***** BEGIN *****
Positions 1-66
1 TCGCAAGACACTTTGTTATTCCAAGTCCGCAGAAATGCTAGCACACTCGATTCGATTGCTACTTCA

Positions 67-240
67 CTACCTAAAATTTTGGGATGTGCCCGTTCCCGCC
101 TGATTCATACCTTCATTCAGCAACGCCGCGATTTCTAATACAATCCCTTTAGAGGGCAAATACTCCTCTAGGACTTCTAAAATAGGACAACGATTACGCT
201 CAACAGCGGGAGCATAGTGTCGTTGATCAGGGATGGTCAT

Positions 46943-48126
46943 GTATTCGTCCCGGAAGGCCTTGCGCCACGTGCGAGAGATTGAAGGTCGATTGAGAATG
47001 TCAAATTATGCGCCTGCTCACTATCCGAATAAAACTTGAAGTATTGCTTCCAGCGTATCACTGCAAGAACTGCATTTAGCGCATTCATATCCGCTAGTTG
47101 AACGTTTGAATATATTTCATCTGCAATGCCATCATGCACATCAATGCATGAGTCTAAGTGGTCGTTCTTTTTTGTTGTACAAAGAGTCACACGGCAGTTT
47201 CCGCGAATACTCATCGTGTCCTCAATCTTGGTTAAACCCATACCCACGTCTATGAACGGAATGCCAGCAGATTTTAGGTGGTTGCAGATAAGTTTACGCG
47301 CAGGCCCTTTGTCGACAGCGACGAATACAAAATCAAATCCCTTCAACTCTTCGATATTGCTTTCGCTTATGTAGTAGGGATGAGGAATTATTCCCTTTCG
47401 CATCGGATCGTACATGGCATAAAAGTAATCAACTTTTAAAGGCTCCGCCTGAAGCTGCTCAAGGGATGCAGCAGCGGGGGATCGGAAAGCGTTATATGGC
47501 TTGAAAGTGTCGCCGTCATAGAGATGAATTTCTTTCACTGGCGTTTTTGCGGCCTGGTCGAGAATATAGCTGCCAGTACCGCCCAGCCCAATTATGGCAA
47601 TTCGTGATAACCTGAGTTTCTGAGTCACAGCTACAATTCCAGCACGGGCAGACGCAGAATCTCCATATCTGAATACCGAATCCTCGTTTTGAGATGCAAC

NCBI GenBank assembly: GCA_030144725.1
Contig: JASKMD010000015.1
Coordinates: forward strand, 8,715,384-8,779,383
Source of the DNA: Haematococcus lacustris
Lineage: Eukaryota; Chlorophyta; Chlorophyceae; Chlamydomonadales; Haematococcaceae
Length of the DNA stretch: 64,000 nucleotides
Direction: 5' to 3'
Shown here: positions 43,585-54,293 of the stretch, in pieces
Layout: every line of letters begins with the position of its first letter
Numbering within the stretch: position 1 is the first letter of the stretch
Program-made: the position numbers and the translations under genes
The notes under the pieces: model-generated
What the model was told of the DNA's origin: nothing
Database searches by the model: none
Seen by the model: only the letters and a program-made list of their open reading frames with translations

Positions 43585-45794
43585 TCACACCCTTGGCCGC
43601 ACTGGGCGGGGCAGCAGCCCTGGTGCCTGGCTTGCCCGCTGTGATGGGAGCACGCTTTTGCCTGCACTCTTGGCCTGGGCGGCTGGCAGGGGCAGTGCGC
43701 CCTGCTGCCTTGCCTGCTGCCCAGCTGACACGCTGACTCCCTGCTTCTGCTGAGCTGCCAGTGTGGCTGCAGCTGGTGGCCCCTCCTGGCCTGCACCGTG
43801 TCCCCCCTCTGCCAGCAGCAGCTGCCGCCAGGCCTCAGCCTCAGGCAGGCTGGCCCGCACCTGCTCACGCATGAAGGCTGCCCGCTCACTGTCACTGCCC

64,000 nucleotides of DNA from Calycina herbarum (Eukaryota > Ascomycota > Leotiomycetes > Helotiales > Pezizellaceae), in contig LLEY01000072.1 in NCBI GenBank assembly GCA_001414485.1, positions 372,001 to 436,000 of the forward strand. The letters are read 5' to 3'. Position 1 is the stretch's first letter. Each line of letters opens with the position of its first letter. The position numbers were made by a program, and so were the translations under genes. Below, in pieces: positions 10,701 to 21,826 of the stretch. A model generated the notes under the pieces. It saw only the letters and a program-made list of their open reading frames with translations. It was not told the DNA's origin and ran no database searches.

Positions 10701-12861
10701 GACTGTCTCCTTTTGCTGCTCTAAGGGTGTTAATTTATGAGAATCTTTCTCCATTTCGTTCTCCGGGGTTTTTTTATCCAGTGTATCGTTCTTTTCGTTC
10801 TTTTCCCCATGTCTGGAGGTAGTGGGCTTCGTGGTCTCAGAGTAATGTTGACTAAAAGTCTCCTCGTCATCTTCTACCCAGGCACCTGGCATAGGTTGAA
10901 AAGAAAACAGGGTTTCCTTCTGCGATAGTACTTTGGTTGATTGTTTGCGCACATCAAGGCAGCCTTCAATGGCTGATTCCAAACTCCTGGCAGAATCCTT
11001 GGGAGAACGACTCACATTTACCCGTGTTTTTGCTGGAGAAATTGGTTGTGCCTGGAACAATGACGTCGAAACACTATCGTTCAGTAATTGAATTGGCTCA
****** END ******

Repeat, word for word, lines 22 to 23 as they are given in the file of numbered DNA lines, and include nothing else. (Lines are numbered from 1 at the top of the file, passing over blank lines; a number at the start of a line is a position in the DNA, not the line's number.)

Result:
Direction: 5' to 3'
Shown here: positions 43,585-54,293 of the stretch, in pieces